At the same time, hydrogen peroxide must be handled properly. Using a solution that’s too highly concentrated can damage certain surfaces, which is why knowing dilution ratios is critical.

3. Know how to dilute cleaning products.

Your facility saves with industrial green cleaning products because you can trim the amount of different solutions you need as well as pay less for packaging and shipping resources. By diluting the concentrated cleaning chemicals to get the most out of every drop, you’ll save even more while also reducing the amount that goes into wastewater.

Green commercial cleaning supplies should come with dilution ratios on the label. The first number in the ratio is the amount of solution, and the second is the amount of water. Note that some countries put the larger number first, so check the label closely. So a cleaning product dilution ratio of 1:10 would be 1 part cleaning solution to 10 parts water. Parts could be capfuls, milliliters, ounces or something else.

To maximize product efficiency, calculate the ratios for each solution and for each task that needs to be completed. Make sure your crew knows how to properly dilute cleaning products and which ones to use for which jobs. And finally, make sure to clearly label the diluted products.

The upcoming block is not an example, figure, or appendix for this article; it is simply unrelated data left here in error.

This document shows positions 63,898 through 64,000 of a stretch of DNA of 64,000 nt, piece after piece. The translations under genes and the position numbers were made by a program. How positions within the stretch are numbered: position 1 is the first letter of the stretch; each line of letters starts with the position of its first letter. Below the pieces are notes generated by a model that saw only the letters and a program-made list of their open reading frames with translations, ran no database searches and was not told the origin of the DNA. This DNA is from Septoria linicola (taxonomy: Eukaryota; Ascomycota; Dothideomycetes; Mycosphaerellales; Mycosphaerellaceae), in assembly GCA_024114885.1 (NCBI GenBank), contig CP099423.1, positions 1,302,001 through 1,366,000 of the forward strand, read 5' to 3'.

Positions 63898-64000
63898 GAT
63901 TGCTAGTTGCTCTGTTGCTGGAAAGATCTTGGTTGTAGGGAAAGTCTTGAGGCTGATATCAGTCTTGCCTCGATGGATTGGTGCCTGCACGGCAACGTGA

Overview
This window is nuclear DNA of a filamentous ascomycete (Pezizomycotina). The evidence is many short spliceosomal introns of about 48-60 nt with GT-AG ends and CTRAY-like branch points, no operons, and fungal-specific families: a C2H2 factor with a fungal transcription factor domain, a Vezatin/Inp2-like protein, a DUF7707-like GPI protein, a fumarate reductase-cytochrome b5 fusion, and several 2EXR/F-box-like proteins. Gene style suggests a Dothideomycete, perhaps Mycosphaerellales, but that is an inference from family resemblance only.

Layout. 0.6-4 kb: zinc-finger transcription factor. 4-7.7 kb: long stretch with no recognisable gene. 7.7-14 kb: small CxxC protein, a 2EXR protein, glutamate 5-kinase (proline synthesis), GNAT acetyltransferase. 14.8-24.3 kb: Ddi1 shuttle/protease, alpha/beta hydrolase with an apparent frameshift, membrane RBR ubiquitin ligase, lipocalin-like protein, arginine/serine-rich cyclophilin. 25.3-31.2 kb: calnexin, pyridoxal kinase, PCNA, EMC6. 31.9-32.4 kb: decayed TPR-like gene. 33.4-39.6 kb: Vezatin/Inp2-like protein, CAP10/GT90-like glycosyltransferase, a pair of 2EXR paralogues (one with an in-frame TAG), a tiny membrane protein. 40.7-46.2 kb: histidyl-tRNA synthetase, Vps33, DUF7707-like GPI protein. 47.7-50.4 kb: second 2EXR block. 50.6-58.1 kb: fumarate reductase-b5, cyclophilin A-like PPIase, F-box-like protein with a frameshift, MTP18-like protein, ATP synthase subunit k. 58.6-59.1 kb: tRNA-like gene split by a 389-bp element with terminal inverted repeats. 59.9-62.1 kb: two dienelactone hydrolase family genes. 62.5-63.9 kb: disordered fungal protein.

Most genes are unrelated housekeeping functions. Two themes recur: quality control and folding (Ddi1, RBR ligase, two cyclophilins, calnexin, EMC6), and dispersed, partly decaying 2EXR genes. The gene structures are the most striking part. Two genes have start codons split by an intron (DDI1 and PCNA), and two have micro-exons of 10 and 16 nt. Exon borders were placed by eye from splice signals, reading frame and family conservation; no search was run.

4. Calculate cost per use of commercial green cleaning products.

When it comes to purchasing bulk cleaning supplies, the cost per case is less important than the cost per use. With premium products, you can achieve the same cleaning and disinfecting results with less. And by using more effective alternatives, your crew can finish projects faster, saving on labor.

With your types of cleaning supplies and dilution ratios in mind, you can first calculate how much cleaning solution you get from each product. For example, if you have a gallon of solution (128 oz.) with a dilution ratio of 1:32, you’ll create 33 oz. of diluted cleaning solution for each ounce of concentrate, for a total of 4,224 oz. of solution per gallon.

Apply this number to the amount used for the different tasks your crew handles, and you’ll be able to find the cost per use of your green cleaning products. Your calculations should show that spending a little more upfront on high-quality cleaning supplies can save you in the long run.

5. Check recommended temperature of cleaning supplies.

Your facility’s cleaning products, green or otherwise, are most effective at the recommended water temperature. But if hot water isn’t necessary, heating water wastes energy and time at your facility.

For example, laundry detergent that works well in cool water can often be a smart choice for hotels and assisted living facilities.

On the other hand, cold water can’t penetrate the greasy soils on a commercial kitchen’s floor, and your crew would waste valuable time trying. Liquefying the grease with hot water will allow the cleaning agent to work properly.

Make the most of your eco-friendly cleaning supplies and resources by paying attention to water temperature.

Ferguson can help with green cleaning products

Ferguson has a vast inventory of janitorial products and MRO supplies, all backed by expert assistance from knowledgeable associates. Explore our facility maintenance supplies and solutions to see how we’ll help you get the job done better.